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  • I Wanted Black Skates:Gender, Cash, Pleasure, and the Politics of Criticism
  • Erica Rand

One of my favorite models for critical writing is the 1994 book Her Tongue on My Theory: Images, Essays, Fantasies by members of the dyke art collective Kiss and Tell. In the book, they set out to address a situation they encountered as writers that many people also encounter as readers: the frequently vexed relation between pleasure and analytic writing, even when pleasure is an ingredient of the subject under consideration. As they explain in their introduction, their art revels in taking sexual analysis and sexual pleasure and "mix[ing] them up." Yet even so, they discovered, lust increasingly disappeared from their discussions as they worked on the book, which began as a series of critical essays about sex, representation, and politics. "The essay format," they write, "didn't seem to leave much room for indulging in unredeemed pleasure." In response, they wrote sex stories that run across the bottom of the essay pages. The book also features images that "do not illustrate the stories or the essays, but run parallel to them, questioning the same issues of erotic representation, narrative, literal meaning, and censorship."1

I love this book partly just for naming what the authors term "unredeemed pleasure" as a valued component of critical work and the lives of people who pursue it. For reasons too numerous and too contingent on context to elaborate here, embracing pleasures—especially but not only bodily pleasures—that do not readily appear to advance a higher purpose is often considered suspect, both outside and within academic circles. It comes across as shallow, lazy, duped, dangerous, and/or merely insufficient in theorizations ranging from Dear Abby, which counseled recently that "when something feels good, it is easy to become addicted . . . and then you'll be in for a world of pain," to academic classics like Roland Barthes's Pleasure of the Text, in which satisfaction makes pleasure, which, for him, "comes from culture and does not break with it," a rather superficial penultimate of the loss-imposing bliss.2 [End Page 555]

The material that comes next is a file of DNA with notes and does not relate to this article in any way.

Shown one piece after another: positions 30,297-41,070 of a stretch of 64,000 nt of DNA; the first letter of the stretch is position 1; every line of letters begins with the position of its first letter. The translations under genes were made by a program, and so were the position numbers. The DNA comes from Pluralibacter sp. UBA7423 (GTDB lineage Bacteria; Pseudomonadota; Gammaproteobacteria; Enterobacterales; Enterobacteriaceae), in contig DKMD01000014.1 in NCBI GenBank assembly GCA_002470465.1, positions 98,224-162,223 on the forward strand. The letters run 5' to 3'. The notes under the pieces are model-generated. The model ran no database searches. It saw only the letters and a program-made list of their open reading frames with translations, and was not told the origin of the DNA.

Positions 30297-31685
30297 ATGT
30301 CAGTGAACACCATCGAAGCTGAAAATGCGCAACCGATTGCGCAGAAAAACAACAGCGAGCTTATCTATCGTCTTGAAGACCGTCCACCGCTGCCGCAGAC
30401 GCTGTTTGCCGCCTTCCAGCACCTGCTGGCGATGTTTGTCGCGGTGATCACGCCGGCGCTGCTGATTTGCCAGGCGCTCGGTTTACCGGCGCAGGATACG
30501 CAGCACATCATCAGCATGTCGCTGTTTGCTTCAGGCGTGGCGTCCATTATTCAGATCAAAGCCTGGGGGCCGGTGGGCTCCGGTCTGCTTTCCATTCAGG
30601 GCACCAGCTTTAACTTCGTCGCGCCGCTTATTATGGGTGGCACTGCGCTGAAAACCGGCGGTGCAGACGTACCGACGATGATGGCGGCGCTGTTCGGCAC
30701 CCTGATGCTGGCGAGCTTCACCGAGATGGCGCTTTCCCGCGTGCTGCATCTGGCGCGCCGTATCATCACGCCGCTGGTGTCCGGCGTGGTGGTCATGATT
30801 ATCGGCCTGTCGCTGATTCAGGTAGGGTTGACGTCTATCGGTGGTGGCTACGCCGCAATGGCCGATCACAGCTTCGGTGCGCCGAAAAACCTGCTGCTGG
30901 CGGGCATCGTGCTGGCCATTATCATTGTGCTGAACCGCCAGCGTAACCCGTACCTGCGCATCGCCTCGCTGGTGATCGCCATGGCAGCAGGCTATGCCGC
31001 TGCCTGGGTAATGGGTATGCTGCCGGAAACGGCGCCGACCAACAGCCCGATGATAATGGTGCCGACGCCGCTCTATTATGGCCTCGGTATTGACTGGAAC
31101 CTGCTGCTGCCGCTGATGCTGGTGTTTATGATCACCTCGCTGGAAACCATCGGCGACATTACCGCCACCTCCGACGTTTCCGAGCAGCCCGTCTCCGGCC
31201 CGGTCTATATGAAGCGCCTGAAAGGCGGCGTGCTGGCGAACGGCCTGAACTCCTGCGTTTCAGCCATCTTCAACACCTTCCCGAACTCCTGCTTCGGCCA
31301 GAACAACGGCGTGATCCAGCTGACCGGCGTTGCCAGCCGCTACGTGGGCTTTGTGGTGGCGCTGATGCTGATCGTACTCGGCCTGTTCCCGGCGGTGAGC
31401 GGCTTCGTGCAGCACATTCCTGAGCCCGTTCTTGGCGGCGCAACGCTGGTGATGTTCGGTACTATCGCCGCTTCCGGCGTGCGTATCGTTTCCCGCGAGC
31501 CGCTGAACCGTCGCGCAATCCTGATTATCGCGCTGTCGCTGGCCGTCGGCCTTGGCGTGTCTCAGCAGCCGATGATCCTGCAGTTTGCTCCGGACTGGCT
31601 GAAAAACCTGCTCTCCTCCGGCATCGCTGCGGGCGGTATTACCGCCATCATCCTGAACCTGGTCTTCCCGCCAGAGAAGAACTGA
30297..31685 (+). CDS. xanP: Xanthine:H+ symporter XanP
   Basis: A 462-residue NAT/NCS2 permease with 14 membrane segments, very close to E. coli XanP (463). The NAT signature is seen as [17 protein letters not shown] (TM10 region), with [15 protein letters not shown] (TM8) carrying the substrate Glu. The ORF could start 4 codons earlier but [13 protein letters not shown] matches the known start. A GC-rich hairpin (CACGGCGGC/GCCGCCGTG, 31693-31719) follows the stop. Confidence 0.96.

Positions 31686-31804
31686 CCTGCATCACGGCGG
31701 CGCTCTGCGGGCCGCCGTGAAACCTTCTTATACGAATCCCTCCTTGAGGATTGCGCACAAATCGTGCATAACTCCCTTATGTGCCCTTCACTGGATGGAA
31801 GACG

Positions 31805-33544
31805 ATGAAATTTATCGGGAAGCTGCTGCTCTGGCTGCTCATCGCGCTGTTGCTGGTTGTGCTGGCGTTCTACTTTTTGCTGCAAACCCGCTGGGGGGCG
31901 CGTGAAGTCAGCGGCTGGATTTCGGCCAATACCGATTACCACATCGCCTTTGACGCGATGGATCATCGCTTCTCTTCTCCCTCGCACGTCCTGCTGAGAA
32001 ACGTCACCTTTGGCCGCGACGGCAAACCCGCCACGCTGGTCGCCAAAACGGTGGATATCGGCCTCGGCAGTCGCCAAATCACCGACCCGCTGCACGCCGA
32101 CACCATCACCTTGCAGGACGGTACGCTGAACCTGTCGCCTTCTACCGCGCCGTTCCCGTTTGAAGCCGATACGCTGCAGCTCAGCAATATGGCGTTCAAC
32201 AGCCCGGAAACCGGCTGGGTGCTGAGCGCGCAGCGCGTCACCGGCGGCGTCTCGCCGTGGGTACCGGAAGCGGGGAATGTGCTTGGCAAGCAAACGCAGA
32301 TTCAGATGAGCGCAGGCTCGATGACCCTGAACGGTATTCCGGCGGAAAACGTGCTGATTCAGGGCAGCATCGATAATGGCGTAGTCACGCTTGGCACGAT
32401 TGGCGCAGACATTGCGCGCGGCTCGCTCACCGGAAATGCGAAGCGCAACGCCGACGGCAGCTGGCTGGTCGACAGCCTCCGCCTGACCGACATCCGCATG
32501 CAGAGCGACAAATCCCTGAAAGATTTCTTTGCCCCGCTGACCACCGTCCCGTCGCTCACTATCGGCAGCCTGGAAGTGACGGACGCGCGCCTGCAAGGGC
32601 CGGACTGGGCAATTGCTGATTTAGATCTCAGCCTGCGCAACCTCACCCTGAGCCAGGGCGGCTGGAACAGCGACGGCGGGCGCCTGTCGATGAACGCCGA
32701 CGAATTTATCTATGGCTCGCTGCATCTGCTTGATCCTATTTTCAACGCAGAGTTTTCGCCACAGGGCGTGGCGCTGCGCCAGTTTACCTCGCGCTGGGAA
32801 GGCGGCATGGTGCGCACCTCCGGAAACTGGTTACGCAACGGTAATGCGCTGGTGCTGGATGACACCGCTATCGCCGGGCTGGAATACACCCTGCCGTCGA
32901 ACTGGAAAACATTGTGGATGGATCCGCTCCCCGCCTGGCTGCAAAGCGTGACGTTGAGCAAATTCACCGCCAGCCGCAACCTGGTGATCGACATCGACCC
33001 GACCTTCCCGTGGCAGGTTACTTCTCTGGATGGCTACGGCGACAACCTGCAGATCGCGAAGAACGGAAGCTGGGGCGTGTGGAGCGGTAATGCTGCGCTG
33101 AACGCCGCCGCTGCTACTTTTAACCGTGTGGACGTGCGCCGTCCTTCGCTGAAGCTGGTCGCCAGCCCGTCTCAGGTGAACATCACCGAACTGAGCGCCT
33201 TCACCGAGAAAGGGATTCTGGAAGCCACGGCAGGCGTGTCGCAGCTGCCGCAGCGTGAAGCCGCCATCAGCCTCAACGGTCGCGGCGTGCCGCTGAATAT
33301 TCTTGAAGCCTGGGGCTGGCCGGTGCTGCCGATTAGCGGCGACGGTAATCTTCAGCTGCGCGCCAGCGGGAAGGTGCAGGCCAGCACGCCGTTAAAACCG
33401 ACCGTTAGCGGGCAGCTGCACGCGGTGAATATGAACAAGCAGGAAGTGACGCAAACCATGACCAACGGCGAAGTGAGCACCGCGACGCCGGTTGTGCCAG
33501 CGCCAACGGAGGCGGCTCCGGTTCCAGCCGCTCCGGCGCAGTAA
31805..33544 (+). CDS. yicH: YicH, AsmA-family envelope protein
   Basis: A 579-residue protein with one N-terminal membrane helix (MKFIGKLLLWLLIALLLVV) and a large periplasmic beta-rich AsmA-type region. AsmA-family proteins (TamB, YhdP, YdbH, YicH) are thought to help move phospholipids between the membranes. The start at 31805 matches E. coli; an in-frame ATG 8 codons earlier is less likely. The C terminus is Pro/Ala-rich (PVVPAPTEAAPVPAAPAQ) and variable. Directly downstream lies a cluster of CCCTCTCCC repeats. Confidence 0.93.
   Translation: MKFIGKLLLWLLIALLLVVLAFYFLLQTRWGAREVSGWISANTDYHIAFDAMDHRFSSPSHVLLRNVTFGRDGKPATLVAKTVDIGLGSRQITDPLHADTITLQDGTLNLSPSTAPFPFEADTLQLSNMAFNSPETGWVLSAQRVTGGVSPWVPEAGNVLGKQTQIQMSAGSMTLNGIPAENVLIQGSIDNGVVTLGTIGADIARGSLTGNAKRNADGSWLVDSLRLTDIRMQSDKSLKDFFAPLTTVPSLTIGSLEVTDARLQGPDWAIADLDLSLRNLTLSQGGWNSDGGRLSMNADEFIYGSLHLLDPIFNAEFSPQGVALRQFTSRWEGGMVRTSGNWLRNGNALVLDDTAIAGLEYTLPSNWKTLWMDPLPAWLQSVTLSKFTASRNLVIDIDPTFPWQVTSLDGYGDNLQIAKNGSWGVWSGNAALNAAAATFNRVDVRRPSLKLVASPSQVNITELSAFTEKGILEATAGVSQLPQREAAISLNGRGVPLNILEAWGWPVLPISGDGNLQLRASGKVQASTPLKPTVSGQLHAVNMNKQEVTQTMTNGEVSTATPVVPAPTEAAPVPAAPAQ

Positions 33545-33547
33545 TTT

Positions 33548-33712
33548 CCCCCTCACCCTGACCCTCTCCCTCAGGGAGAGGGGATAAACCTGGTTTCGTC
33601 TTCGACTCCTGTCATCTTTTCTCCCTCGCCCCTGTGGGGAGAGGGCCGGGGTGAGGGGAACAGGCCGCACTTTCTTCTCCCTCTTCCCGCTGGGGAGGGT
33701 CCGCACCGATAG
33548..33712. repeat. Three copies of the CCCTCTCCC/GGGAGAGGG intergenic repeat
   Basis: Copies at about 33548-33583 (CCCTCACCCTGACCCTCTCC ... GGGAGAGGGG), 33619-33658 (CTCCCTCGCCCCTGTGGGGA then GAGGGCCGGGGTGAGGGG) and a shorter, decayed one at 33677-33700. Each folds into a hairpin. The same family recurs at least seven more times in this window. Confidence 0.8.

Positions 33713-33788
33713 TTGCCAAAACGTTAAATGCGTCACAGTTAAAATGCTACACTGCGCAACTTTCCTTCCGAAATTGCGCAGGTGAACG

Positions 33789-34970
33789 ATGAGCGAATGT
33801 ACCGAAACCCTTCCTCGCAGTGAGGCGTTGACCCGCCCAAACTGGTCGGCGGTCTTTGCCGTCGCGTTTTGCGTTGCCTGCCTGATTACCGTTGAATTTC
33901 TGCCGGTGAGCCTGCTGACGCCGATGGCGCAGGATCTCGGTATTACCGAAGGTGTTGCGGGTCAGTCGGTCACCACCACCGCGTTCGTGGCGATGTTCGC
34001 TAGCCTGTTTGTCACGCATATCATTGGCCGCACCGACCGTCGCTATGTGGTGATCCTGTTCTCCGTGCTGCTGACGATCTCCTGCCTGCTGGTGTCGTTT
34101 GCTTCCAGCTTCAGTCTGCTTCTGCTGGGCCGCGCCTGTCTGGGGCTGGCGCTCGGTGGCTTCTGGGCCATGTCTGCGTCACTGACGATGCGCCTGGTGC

In fact, pleasure garners few gold stars in any aspect of academic culture, even among people who do find in writing essays the unredeemed pleasures that escaped Kiss and Tell. Pleasure is rarely the highlight of the standard Monday morning recap: "How was your weekend?" "Ugh, I had to grade 50 papers." " I graded 75 and wrote a conference talk." Or consider the common use of "work" in expressions like "what is your work about?" to mean activities pursued on top of the teaching and "service" that, increasingly and for more and more people as employment conditions deteriorate, may easily by themselves overspill humane definitions of full time. This long-standing habit may be attributed to diverse, knotting sources. These include the very real publish-or-perish requirements for certain academic jobs that make scholarship the bottom-line requirement for job retention, the desire to ennoble thinking as productive and serious labor, and a valuation of sacrifice for knowledge. This valuation, as Rebecca Herzig demonstrates, may mesh pleasures taken in pain (the pleasure content of which I in no way aim to discredit) with claims on an advanced capacity to yield the self that, implicitly or otherwise, depend on and propel exclusionary raced and gendered credentials; only certain people are suited to noble sacrifice.3

Besides naming the turn from pleasure as a problem, Her Tongue on My Theory presents an illuminating solution. A wonderful effect of their placement of the porn stories—and I use porn deliberately to keep its help-the-reader-get-off element visibly in play—is that, partly because a chance to follow the lust competes with a chance to follow the theory on virtually every page, the book implicitly invites readers both to take and to analyze our own pleasures. Can I read the porn first? Do I want to save it for later? Is it a bribe or a gift? Does a masturbation break enhance, arrest, reroute, or otherwise color analytic activity taken up or reprised afterward? What does it mean to get off on a story about having sex...


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pp. 555-580
Launched on MUSE
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